As part of European regulatory efforts to promote sustainable growth, the EU has issued some key regulations with further ones being planned. At the heart of these new regulations is mandatory reporting according to ESG (Environmental, Social, Governance) criteria as well as a uniform classification system (EU taxonomy). By increasing transparency in as many areas as possible, both the financial sector and other industries are to be held more accountable for achieving environmental and social sustainability goals.
The German legislator has already taken action in an area that will have a direct impact on many companies as early as 2023:
Supply chains and their chain links have long been associated with scandals and disasters. A sad example is the fire that broke out in a textile factory in Bangladesh in 2013. Such incidents are often triggered by unreliable business partners, who German suppliers work with on a more or less unchecked basis. To date, there is no legal obligation in Germany to carry out due diligence of contractual partners or to set up an effective compliance management system, with the exception of certain special materials (e.g. conflict minerals). The German legislator now intends to remedy this situation. The aim is to establish appropriate due diligence requirements to ensure compliance to human rights and environmental standards across the entire supply chain.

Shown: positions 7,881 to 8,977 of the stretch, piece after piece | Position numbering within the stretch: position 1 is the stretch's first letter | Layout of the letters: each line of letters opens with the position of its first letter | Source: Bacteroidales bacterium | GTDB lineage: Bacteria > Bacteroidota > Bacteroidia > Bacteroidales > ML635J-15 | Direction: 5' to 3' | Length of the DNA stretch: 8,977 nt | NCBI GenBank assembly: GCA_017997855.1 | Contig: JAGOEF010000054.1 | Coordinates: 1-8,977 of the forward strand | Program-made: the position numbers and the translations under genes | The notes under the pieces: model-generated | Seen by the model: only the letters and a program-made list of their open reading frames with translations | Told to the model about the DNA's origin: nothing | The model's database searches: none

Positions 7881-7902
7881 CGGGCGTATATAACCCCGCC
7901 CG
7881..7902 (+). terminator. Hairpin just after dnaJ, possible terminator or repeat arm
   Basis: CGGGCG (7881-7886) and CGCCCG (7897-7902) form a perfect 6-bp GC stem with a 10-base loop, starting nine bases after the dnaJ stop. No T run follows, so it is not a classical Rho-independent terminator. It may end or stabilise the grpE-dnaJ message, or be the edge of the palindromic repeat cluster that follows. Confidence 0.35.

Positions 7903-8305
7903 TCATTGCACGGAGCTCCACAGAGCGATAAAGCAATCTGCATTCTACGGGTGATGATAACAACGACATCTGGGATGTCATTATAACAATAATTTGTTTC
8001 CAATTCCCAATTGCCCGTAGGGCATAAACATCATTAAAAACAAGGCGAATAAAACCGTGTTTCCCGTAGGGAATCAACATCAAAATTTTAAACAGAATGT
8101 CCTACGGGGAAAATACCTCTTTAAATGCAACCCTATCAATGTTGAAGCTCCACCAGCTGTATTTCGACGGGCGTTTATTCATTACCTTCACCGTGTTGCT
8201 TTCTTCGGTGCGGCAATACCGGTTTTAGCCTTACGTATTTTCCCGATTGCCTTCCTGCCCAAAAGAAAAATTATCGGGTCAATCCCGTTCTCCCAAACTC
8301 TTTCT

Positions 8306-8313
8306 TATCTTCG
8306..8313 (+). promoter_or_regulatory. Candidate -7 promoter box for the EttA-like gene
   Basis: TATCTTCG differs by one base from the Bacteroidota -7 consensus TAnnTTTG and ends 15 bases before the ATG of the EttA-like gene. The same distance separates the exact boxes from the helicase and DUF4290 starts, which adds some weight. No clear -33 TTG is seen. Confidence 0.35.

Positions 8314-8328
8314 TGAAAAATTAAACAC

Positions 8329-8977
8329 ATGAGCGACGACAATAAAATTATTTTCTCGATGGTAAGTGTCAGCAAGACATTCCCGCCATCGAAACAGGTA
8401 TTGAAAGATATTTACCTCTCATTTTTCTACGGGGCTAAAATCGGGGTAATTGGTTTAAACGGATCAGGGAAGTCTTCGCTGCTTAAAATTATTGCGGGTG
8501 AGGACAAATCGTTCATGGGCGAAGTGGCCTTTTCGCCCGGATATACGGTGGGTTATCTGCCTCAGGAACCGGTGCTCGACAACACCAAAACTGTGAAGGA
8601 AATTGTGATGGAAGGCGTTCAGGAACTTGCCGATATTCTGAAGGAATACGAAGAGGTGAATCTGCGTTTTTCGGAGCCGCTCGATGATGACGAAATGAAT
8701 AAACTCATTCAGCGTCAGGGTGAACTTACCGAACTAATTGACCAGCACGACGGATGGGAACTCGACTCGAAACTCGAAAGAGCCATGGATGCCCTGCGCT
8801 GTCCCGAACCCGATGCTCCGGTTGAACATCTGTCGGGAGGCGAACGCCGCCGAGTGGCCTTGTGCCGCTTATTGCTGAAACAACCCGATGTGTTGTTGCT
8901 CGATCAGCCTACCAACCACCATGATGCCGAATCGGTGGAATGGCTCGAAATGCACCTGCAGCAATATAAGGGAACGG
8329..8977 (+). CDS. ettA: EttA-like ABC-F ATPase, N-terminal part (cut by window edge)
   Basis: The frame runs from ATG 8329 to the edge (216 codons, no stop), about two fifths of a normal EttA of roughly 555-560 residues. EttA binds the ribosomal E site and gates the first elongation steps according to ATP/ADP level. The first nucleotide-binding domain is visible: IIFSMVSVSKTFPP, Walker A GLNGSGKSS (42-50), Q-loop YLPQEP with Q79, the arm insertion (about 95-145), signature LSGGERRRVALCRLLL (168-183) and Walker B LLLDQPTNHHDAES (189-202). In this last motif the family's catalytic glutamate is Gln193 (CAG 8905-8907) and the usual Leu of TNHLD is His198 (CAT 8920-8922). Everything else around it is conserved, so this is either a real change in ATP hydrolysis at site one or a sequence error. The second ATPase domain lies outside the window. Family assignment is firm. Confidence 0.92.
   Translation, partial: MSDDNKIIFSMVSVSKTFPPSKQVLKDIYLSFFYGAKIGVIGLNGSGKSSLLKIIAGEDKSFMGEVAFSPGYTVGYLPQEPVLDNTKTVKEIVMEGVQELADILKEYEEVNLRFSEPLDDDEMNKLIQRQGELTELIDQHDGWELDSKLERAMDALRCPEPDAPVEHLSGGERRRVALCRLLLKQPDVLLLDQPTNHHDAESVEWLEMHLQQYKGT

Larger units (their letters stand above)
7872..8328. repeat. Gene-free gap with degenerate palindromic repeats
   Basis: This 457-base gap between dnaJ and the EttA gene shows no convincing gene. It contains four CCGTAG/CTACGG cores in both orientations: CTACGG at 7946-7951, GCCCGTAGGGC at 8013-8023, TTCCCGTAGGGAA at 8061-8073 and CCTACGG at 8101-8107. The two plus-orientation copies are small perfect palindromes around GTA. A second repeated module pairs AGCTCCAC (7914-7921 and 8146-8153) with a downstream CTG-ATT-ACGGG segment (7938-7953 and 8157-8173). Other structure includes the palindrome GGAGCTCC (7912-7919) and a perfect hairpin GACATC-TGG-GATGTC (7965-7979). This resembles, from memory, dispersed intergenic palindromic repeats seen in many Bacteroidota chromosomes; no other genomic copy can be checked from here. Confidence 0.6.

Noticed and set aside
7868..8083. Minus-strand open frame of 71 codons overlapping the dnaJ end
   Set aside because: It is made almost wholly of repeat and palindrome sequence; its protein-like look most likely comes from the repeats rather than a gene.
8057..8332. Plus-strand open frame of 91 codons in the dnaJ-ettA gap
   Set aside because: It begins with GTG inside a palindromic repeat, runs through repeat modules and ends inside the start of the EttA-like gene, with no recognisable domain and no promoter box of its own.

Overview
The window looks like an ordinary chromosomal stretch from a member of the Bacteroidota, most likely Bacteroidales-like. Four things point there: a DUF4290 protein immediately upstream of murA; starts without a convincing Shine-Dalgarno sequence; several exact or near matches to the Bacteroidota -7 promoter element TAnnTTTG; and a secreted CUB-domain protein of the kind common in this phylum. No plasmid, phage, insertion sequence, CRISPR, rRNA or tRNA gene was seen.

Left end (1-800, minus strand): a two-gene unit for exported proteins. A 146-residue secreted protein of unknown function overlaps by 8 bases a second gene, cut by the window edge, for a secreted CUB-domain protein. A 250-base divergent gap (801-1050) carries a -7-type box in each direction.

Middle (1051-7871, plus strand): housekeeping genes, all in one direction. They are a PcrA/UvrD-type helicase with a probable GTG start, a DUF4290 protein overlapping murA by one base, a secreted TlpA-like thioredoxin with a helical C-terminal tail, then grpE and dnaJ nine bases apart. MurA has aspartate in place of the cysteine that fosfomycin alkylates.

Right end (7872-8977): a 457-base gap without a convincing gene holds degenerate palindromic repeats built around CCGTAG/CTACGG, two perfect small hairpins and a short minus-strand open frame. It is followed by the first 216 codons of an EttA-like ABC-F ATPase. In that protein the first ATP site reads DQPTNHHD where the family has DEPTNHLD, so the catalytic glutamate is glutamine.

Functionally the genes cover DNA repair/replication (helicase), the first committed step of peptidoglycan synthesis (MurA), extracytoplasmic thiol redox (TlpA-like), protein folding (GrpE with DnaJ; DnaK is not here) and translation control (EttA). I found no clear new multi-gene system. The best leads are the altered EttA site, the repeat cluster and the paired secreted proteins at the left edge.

According to the act passed by the Bundestag on June 11, 2021, the "Act on Corporate Due Diligence for the Prevention of Human Rights Violations in Supply Chains - LkSG" will come into effect in two stages: For companies in Germany with over 3,000 employees, it will apply from January 1, 2023 and for companies in Germany with over 1,000 employees, from January 1, 2024.
In terms of the material scope of its application, the act focuses on risks to human rights and environmental risks in the respective supply chains. To this end, companies must meet due diligence requirements and take preventive measures not only in their own area of business, but also in respect of direct suppliers and, if necessary, take preventive measures in respect of indirect suppliers.
In addition, the Commission of the European Union is preparing its own directive, which, after a review of the initial drafts, goes far beyond German domestic law.
How we can help
At WTS we take a holistic approach towards ESG issues. Working in cooperation with the other business divisions of Advisory and Digital, we offer a comprehensive advisory portfolio in the field of ESG and related services.
Your contact is Dr. Gregor Sobotta, lawyer and tax law specialist and Partner of WTS Group AG in Düsseldorf.
Do you have any questions about our services or WTS? Please let us know. Please fill in our short contact form. We will get in touch with you as soon as possible.